Convenience Stores

These are relatively small stores 400-2,000 sq. feet located near residential areas. They stock a limited range of high-turnover convenience products and are usually open for extended periods during the day, seven days a week. Prices are slightly higher due to the convenience premium.

Multi Brand outlets, also known as Category Killers, offer several brands across a single product category. These usually do well in busy market places and Metros.

Defining Consumer Behavior

What is Consumer Behavior?
How many times throughout the day do people make product decisions? If you stop to think about it, many product decisions are made every day, some without much thought. What should I wear? What should I eat? What am I going to do today? Many product decisions are answered routinely every day and they help move the economy of cities, countries and ultimately the world. Product decisions also shape life for the consumer. How can simple decisions be so important? Why do marketers spend millions of dollars to uncover the reasons behind these decisions? To define consumer behavior: it is the study of consumers and the processes they use to choose, use (consume), and dispose of products and services. A more in depth definition will also include how that process impacts the world. Consumer behavior incorporates ideas from several sciences including psychology, biology, chemistry and economics. "All marketing decisions are based on assumptions and knowledge of consumer behavior," (Hawkins and Mothersbaugh, 2007). Researching consumer behavior is a complex process, but understanding consumer behavior is critical to marketers-they can use it to:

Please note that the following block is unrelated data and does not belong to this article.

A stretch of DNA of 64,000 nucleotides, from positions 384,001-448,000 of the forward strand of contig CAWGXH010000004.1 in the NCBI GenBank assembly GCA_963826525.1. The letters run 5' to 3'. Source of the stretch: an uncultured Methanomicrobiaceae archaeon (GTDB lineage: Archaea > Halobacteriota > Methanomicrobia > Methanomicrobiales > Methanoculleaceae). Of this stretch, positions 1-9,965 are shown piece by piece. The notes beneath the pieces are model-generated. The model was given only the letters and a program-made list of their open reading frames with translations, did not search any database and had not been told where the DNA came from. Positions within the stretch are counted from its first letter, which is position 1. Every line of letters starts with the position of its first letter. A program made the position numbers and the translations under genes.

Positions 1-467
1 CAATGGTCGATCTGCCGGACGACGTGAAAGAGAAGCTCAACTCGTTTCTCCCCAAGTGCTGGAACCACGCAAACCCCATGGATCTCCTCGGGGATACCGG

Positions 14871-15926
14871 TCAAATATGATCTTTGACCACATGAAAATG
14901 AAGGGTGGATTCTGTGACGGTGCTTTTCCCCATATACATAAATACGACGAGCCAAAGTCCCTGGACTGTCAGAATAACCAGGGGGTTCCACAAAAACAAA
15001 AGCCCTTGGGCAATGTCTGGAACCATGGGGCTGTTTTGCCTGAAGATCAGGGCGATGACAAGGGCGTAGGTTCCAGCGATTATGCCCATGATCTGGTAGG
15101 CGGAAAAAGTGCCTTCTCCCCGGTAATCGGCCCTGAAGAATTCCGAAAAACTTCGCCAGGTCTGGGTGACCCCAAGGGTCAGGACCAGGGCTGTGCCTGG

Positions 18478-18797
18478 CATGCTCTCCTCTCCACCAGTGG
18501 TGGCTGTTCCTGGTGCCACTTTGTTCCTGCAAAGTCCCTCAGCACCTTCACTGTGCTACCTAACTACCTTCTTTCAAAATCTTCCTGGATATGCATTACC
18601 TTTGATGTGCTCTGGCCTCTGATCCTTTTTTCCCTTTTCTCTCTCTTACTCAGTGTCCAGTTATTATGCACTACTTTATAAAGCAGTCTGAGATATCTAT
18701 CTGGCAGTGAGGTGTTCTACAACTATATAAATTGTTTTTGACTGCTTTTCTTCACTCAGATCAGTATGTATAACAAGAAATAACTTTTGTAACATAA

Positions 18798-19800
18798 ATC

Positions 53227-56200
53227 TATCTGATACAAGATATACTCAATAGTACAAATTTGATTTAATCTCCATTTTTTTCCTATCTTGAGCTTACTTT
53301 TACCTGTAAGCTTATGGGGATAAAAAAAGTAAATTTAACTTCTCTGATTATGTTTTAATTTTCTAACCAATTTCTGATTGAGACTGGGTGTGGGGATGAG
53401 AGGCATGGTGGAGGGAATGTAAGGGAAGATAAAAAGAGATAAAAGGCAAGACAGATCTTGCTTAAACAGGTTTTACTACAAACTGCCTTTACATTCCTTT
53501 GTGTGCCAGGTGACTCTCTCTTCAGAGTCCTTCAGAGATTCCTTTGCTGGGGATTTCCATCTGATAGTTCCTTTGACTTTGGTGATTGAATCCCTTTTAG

Provide value and customer satisfaction.

Effectively target customers. Enhance the value of the company. Improve products and services. Create a competitive advantage Understand how customers view their products versus their competitors' products. Expand the knowledge base in the field of marketing, Apply marketing strategies toward a positive affect on society (encourage people to support charities, promote healthy habits, reduce drug use etc.)